Whether you handle your yard work yourself or hire a professional, you will have to pay something to keep your landscaping in check. Lawn equipment can be costly and, if you have a lot of land, you may need items such as a snow blower or a leaf blower, too.


Interior home maintenance costs both time and money. While you may be able to change your furnace filters, clean your gutters and keep your appliances running smoothly yourself, you may also need to hire a contractor to clean and inspect your chimney and to keep your heating and air conditioning system in top shape.


While maintenance tasks can be predictable, the most costly part of homeownership typically comes with unexpected repairs such as replacing or repairing the roof, fixing loose tiles in the shower, removing an overgrown or dead tree, or paying for mold mitigation in a damp basement. The list of possibilities is endless, so the best thing homeowners can do is to set aside savings for an emergency. Some financial experts suggest budgeting for 1% or 2% of your mortgage balance as a yearly maintenance and repair fund, but the amount you save depends on the age, condition and size of your home.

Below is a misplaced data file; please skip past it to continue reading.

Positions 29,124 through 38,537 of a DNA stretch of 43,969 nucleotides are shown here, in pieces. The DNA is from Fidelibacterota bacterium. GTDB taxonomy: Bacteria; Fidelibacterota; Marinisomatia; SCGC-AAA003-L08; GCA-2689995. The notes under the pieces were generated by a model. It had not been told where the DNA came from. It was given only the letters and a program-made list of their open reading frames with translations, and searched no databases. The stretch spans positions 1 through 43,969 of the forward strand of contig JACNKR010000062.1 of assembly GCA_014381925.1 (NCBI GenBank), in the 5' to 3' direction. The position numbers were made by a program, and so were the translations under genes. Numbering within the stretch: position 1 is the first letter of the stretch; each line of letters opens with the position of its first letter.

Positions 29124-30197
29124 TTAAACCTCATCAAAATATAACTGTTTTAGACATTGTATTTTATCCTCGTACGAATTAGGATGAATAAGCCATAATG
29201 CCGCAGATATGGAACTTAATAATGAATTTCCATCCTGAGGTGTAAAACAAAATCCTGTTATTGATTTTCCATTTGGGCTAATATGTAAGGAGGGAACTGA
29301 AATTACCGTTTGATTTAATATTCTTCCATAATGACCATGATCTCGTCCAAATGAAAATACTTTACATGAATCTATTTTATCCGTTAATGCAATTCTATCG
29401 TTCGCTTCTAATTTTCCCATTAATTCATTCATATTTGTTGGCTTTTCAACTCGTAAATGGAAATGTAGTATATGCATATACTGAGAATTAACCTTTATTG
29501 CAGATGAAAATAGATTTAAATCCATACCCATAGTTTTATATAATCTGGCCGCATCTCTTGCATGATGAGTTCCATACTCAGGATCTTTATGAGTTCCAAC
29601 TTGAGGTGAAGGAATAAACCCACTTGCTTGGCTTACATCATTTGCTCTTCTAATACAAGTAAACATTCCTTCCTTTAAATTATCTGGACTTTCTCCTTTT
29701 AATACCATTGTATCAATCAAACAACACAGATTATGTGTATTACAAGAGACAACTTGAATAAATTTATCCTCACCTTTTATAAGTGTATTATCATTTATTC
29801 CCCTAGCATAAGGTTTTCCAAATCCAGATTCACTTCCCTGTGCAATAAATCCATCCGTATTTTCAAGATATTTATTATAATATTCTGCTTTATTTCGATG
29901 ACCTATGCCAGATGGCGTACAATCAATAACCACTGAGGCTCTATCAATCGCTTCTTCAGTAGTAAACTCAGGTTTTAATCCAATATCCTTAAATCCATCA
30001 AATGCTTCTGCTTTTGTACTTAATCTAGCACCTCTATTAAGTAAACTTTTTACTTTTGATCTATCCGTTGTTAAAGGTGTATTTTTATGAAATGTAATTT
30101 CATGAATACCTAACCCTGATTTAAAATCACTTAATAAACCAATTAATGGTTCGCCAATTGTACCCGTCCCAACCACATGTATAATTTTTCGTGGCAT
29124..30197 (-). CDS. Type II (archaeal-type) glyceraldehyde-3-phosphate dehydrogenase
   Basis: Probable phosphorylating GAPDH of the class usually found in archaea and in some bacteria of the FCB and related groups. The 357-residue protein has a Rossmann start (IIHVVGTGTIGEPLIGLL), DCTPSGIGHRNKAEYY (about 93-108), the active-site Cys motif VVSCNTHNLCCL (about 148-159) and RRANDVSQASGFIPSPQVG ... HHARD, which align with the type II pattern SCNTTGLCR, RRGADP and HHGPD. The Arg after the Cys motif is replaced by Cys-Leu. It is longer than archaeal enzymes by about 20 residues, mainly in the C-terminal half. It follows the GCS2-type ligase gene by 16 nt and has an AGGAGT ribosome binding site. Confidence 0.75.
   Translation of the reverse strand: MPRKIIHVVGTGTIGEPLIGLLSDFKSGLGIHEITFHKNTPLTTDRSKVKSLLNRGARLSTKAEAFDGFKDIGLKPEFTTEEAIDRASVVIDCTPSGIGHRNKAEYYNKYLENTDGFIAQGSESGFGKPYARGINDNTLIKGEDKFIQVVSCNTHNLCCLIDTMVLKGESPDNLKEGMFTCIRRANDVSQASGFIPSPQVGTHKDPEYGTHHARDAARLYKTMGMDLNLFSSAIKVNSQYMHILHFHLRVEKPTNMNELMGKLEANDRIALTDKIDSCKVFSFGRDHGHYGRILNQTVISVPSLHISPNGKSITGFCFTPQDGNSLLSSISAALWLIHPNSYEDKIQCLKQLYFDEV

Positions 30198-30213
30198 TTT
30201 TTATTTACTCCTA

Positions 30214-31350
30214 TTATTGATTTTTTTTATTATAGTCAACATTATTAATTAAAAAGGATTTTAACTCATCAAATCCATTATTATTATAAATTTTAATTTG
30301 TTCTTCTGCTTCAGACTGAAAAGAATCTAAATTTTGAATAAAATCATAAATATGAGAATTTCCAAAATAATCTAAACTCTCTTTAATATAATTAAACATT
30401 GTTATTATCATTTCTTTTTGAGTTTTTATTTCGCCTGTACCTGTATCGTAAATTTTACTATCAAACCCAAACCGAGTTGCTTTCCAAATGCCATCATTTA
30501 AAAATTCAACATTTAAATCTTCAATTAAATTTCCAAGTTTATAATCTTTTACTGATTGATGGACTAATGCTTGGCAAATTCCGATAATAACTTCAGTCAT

The Bottom Line

While buying a home may cost a little more than you think, the investment in property can still be worthwhile as long as you buy what you can afford, budget for expected and unexpected expenses and hold onto your home for at least seven to 10 years.

via 11 Hidden Costs Of Owning A Home.

Late Bids/Proposals

Jay R. Houghton – April 6, 2012